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7 Ways to Avoid the Flu

Flu season starts in the fall and peaks in January or February. Every year, between 5 and 20 percent of the U.S. population contracts the flu, and about 200,000 people are hospitalized due to complications. The flu can be deadly, and those who are particularly at risk for fatal complications include the elderly, small children, pregnant women, and those with certain health conditions. In the thirty years between 1976 and 2006, the lowest number of flu deaths during a season was 3,000, while the highest number of deaths was 49,000.


The flu is a contagious respiratory illness that's caused by a number of different influenza viruses. Symptoms can range from mild to severe and include fever, chills, cough, sore throat, runny or stuffy nose, headaches and body aches, and fatigue. Complications are more common in the elderly and young children, and include bacterial pneumonia, severe dehydration, and ear and sinus infections.


How the Flu is Spread

The influenza virus is spread mainly through droplets sent airborne when infected people cough, sneeze, and even talk. You can also contract the flu by touching something that has the virus on it, and then touching your eyes, nose, or mouth. Infected people are contagious from one day before symptoms show up to about seven days after symptoms start. If you get the flu, don't return to work until 24 hours after your fever goes away.


Whether you're young, old, healthy, or in poor health, protecting yourself from the flu is essential for helping to control its spread, preventing serious complications that can affect overall health, and for avoiding the misery of this illness, which can keep you suffering in bed for up to two weeks.


The 7 Most Effective Ways to Avoid the Flu


  1. Get vaccinated! Every year, researchers determine which three or four flu viruses are most likely to be a problem and develop vaccines to provide immunization. While a flu vaccine isn't guaranteed to protect you from the flu, it's the best possible defense. Everyone over six months of age should get a flu vaccine every year.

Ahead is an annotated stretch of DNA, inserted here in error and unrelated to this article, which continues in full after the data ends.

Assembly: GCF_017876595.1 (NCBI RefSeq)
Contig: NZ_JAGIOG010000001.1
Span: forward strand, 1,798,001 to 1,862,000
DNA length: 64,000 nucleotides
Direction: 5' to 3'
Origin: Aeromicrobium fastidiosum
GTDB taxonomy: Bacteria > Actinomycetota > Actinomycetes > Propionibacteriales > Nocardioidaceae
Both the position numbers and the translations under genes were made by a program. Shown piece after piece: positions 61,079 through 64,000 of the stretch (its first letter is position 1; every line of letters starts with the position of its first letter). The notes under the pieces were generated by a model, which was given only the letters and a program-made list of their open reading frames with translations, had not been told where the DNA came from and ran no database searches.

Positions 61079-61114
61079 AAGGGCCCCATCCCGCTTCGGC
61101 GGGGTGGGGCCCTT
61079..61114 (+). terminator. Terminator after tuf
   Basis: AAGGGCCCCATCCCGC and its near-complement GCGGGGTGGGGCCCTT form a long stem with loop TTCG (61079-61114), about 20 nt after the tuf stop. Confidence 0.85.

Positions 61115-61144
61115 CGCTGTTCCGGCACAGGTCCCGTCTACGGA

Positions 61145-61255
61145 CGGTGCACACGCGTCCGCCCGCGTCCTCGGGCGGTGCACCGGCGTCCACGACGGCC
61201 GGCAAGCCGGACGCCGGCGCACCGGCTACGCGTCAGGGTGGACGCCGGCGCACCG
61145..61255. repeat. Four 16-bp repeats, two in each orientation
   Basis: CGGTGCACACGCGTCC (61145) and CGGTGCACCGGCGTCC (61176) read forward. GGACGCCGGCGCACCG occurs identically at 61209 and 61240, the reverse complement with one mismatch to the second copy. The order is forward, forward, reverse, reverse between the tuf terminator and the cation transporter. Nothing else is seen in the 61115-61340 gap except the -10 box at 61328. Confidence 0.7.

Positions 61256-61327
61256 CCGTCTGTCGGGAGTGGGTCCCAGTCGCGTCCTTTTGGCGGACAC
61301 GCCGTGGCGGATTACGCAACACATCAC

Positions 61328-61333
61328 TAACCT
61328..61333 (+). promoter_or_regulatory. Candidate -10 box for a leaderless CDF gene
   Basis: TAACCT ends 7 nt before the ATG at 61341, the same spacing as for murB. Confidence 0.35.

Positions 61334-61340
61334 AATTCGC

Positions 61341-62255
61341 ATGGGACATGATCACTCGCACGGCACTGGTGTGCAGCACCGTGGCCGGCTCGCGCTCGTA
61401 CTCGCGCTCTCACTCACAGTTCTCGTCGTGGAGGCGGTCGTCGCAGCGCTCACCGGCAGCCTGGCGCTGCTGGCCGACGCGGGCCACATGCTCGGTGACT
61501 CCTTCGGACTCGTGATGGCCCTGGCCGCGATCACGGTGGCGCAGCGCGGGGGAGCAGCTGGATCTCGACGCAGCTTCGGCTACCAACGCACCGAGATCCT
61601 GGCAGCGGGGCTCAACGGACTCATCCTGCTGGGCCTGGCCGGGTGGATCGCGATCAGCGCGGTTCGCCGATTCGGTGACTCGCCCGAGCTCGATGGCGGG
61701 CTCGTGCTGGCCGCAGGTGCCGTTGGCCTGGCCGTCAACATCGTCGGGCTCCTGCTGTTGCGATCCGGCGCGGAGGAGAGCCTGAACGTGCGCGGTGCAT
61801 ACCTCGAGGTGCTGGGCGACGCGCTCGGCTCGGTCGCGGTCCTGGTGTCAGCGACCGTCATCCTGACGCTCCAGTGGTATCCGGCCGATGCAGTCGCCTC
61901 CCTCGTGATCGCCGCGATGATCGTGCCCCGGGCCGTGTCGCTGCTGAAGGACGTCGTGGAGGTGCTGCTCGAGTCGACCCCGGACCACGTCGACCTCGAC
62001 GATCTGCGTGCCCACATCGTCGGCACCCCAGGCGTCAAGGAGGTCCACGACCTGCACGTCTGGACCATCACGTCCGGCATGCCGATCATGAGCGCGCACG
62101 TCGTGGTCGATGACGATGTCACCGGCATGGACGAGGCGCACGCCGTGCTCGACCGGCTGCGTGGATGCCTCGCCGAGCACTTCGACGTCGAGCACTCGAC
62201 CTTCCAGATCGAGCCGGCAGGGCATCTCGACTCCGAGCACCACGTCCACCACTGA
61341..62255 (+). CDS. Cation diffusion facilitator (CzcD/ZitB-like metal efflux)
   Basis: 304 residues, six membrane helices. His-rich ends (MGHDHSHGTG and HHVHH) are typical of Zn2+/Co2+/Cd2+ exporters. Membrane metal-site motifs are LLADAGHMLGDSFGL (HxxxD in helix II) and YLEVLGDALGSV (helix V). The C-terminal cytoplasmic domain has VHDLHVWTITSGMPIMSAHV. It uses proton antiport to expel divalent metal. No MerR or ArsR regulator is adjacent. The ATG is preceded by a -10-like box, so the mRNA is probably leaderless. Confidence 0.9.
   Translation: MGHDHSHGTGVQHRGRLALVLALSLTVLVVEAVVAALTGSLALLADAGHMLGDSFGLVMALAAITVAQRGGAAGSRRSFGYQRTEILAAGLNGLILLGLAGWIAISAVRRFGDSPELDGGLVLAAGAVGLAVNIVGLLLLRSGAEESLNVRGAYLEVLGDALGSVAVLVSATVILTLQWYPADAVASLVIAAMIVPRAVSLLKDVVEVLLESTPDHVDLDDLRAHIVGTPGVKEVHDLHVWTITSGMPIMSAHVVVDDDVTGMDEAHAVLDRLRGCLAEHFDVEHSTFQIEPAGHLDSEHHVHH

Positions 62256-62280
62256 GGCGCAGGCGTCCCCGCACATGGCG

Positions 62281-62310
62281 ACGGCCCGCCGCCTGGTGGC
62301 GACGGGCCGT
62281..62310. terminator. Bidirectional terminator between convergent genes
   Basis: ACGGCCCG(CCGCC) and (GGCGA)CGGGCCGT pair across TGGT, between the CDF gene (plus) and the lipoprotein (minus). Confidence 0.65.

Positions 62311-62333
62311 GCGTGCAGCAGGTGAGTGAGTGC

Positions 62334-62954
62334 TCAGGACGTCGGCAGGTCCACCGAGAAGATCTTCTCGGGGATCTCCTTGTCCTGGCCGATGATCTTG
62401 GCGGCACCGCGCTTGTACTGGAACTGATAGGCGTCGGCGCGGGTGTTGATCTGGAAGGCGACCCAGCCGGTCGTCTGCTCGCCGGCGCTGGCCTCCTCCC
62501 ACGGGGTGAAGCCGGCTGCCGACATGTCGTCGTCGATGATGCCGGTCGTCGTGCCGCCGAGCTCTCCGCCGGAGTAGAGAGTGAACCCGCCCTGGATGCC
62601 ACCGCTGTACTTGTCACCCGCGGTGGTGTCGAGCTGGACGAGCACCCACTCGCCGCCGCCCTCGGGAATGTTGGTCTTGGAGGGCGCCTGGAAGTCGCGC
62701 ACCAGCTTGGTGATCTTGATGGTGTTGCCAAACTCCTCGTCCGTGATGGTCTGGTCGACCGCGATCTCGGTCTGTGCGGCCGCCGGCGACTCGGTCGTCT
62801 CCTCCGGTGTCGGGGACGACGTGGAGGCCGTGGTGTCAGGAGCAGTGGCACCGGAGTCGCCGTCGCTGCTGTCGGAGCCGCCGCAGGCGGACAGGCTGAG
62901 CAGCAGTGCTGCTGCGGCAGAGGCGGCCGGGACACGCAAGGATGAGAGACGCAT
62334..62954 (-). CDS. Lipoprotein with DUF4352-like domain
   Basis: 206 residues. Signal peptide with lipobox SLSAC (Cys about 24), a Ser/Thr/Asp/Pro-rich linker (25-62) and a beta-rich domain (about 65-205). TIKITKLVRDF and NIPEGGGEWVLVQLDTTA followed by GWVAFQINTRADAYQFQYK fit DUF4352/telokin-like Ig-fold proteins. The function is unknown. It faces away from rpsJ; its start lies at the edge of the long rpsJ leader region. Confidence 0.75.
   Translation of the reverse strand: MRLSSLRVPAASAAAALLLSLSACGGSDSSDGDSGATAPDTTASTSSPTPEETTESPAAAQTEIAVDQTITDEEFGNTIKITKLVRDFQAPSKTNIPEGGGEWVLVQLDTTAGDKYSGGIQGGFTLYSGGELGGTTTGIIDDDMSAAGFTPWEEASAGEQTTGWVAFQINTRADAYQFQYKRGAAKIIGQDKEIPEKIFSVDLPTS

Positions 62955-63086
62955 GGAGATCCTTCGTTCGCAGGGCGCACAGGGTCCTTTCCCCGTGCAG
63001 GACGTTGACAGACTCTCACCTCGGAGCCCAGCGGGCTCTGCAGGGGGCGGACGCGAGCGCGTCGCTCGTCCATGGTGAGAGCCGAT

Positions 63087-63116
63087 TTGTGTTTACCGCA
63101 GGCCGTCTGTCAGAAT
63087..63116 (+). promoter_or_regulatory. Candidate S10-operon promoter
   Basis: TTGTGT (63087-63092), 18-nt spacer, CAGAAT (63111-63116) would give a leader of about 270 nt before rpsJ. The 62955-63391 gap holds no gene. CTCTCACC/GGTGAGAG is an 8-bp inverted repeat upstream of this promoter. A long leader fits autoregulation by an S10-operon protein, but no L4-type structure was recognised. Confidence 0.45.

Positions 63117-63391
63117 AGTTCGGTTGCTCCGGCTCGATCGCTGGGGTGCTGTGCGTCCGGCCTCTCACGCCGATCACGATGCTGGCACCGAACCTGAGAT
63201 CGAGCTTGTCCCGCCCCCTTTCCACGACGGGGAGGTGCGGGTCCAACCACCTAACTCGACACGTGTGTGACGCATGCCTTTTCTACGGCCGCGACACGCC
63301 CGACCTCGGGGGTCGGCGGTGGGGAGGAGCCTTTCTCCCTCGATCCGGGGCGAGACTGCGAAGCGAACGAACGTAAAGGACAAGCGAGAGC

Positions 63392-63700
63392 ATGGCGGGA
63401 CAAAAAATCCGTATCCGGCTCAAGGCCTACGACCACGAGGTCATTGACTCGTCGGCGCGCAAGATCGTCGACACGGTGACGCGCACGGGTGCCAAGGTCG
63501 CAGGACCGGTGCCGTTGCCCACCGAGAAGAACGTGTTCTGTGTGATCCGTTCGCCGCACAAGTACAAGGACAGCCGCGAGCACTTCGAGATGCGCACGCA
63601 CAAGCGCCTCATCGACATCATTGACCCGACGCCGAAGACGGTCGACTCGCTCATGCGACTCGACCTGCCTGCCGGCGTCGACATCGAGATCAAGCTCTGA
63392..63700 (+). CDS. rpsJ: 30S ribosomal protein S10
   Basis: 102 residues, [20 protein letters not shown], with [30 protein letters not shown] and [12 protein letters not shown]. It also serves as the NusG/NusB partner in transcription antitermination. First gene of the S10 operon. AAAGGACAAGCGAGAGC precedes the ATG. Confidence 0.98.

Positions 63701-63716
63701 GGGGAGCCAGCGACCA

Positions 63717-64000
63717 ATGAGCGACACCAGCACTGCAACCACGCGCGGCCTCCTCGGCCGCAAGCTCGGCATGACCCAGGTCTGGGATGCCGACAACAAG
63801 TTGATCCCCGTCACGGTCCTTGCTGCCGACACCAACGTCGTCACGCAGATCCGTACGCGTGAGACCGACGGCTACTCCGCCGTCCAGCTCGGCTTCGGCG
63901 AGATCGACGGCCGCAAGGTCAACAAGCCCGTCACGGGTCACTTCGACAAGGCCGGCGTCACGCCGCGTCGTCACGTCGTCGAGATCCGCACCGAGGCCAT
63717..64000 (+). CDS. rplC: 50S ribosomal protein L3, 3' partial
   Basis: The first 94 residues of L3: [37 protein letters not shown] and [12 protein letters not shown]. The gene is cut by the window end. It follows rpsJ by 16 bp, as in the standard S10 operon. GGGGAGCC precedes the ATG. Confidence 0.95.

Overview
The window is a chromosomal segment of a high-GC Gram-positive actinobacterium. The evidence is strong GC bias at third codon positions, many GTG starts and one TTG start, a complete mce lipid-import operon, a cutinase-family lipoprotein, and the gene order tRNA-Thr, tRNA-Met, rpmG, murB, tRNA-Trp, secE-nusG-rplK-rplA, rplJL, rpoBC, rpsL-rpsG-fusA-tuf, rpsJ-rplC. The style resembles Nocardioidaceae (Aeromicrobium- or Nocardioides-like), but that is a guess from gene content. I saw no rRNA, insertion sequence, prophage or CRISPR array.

2. Disinfect. Keep some disinfecting wipes handy at work. Wipe down your desk, phone, computer keyboard, and anything else you or anyone else touches frequently. At home, disinfect doorknobs, light switches, the family phone, and other frequently-touched items, and keep the bathroom particularly clean during flu season.
  3. Avoid close contact with those who have the flu. Sure, visit your ailing grandma and take good care of your kids when they get it, but don't hug, kiss, or otherwise unnecessarily put your health at risk. And be sure to wash your hands after spending time with a flu patient.
  4. Wash your hands! Keeping your hands clean during flu season is essential for protecting yourself from contracting the virus. Anything you touch with the flu virus on it will transfer the virus to your hands. Then, when you go to pull an eyelash out of your eye, lick your thumb to turn a page, or scratch your nose, the virus is easily transferred to those mucous membranes. Once there, it will find a way to enter your bloodstream. Wash your hands regularly in warm, soapy water. If you can't access warm, soapy water, use an alcohol-based hand sanitizer.
  5. Cover your coughs and sneezes, but not with your hands! Use a tissue, or cough and sneeze into the crook of your elbow. Make sure your kids do the same.
  6. Avoid touching your eyes, nose, and mouth unless your hands are clean. That's how the flu virus enters your body and infects you.
  7. Maintain adequate humidity in your home. Low humidity during the winter dries out your nasal passages, making it easier for the flu virus to get into your system when you inhale it. Low humidity also dries out the droplets in the air that contain the virus, enabling the virus itself to remain airborne longer. Maintain the ideal humidity level of 30 to 50 percent with the help of a portable or whole-house humidifier.